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Here are the Archived entries for 3 2017


Mastodon tusk receives loving care at science center Print E-mail
Wednesday, 29 March 2017
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Brooke Mahar, interpretative resource specialist at the Mastodon State Historic Site, stands before the mastodon tusk that was cleaned at the Saint Louis Science Center’s Fossil Prep Lab.
 
By Tom Uhlenbrock
Special to GUIDON

The 8-foot-long mastodon tusk on display at Mastodon State Historic Site looks almost  good as new, even though it’s more than 10,000 years old.

The tusk recently returned to the museum at the state historic site after a six-month stay at the Saint Louis Science Center’s Fossil Lab, where it was cleaned and stabilized.

“The tusk was fairly brown, and it looks very white now,” said Brooke Mahar, interpretative resource specialist at the state historic site, which is located near Kimmswick, Missouri, just south of St. Louis.

“It’s just normal for an ivory tusk to need conservation work eventually because they’re fairly fragile,” Mahar said.

The tusk was uncovered during an emergency excavation in 1976 after prehistoric bones were dug up during construction of a car dealership in Barnhart, Missouri, which is not far from the famous Kimmswick Bone Bed.

Archaeologists, both amateur and professional, had been digging at the bone bed since the early 1800s, recovering evidence of animals that lived during the Ice Age and were drawn to the site for its mineral springs.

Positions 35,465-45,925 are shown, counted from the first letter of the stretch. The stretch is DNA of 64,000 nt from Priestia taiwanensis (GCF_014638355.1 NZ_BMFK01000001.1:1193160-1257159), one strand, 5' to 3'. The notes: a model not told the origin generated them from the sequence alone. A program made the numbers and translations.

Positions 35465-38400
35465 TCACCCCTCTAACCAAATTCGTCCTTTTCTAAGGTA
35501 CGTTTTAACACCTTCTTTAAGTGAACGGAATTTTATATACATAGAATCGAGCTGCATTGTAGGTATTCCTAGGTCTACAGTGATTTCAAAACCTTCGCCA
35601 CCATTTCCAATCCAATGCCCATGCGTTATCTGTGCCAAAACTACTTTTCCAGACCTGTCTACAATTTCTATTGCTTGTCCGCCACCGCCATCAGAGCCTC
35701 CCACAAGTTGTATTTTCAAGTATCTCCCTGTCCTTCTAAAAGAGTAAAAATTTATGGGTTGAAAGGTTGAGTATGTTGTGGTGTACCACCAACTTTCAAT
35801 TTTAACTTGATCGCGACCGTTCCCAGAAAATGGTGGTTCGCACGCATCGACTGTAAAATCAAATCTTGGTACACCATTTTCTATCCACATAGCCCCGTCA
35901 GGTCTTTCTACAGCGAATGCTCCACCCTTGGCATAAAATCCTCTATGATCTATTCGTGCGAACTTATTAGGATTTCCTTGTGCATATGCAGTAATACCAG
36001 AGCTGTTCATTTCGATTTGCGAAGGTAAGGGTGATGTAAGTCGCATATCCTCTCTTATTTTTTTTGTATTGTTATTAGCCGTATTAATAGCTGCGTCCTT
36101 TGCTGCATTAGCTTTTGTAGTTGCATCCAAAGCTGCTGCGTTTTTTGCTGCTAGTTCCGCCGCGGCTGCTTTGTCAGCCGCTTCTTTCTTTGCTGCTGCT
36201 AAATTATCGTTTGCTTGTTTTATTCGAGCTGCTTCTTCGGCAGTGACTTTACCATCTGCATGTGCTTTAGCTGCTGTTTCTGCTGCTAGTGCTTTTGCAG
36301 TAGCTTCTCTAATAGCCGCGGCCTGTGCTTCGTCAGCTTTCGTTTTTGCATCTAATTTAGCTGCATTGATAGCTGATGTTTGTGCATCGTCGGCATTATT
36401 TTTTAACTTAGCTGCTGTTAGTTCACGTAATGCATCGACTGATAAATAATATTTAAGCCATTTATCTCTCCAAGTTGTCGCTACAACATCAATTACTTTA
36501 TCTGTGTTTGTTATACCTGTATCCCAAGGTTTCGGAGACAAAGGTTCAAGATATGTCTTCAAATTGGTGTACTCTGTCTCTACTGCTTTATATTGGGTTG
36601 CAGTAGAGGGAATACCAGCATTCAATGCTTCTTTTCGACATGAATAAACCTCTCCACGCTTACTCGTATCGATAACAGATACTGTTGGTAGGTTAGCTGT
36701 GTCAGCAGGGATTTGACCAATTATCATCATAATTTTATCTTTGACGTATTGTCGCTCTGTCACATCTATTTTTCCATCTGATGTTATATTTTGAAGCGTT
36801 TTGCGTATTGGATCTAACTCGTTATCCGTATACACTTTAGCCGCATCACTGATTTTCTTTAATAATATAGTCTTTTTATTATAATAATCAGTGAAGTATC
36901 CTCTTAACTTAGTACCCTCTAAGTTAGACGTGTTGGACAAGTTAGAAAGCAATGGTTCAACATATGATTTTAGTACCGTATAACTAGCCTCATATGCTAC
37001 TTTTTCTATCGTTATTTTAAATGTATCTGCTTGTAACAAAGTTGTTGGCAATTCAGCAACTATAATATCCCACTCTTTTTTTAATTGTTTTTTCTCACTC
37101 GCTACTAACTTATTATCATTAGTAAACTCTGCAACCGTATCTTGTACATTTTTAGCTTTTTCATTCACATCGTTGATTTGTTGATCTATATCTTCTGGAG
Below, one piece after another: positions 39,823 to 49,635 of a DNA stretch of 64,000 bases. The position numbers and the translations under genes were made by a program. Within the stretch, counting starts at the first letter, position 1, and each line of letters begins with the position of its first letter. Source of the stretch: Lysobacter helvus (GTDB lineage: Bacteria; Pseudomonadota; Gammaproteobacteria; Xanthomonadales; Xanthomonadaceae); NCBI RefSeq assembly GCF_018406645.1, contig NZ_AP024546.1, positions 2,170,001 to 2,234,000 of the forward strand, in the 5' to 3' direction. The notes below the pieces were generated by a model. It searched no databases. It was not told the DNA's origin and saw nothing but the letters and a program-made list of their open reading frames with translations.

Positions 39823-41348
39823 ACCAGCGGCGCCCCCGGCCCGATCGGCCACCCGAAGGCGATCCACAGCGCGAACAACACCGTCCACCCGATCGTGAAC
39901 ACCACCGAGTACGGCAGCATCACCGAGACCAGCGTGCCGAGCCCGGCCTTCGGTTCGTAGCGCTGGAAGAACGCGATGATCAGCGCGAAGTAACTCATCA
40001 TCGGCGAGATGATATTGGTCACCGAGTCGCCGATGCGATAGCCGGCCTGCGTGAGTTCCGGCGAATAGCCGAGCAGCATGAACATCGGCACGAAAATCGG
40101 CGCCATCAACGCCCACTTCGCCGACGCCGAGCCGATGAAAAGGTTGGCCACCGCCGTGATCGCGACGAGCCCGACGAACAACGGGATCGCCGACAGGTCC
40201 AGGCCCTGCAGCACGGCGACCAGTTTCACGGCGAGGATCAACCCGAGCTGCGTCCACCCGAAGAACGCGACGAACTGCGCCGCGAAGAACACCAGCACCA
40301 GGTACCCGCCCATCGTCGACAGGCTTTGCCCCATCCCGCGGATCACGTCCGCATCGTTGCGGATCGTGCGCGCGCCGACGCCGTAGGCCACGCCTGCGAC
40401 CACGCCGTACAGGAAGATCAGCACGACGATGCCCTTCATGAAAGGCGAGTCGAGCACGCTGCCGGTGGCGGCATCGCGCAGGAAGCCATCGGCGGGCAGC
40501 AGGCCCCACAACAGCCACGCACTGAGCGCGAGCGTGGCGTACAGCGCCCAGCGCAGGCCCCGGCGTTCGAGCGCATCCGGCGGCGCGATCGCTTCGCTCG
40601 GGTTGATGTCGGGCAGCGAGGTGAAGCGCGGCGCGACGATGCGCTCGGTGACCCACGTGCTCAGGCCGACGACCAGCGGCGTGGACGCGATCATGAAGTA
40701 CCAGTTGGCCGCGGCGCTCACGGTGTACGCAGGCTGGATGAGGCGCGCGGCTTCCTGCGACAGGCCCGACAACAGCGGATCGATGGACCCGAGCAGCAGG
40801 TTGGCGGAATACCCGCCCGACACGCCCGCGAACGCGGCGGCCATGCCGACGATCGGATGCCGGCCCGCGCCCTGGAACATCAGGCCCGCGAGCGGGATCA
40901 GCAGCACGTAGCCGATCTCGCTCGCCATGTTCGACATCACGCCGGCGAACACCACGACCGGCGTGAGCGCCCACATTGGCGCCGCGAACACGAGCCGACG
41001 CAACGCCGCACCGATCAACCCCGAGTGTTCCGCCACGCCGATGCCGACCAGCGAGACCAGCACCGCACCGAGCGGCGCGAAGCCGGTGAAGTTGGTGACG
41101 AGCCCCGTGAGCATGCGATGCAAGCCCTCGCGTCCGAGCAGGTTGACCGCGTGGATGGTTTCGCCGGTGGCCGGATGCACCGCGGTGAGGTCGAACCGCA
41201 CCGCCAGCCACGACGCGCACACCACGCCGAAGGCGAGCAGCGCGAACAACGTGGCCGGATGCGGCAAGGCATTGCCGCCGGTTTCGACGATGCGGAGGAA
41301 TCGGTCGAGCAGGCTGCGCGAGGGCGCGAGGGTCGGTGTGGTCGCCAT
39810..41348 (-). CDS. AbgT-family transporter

When developers sought to buy the important archaeological site, a grassroots effort raised funds to buy the bed and it became a state park in 1976, and later the Mastodon State Historic Site. There currently are no excavations at the site, and the remnants of the bone beds are buried for preservation.

The bone bed made scientific headlines when excavations in 1979 and 1980 yielded spear points found next to mastodon bones, giving hard evidence that mastodons were hunted by humans. That relationship was confirmed later at other archeological digs, but it came first at the Kimmswick Bone Bed, earning the site recognition on the National Register of Historic Places.

The museum at the state historic site has a central diorama that depicts a full-size mastodon skeleton near the figures of three Paleo-Indians. That skeleton, however, is a replica, and its two tusks are casts made of fiberglass.

The tusk that was cleaned at the Saint Louis Science Center is the only real, intact tusk at the state historic site. The tusk is displayed in a glass case, along with a mastodon femur.

“We’ve got other fragmented tusks from babies and juveniles,” Mahar said. “But this is the only one that’s whole.”



A close-up look at science

Brian Thomas, senior educator at the Science Center’s Fossil Prep Lab, said the lab has worked on mastodon teeth and a jaw, but this was the first intact tusk. The lab, however, is accustomed to handling much older fossils.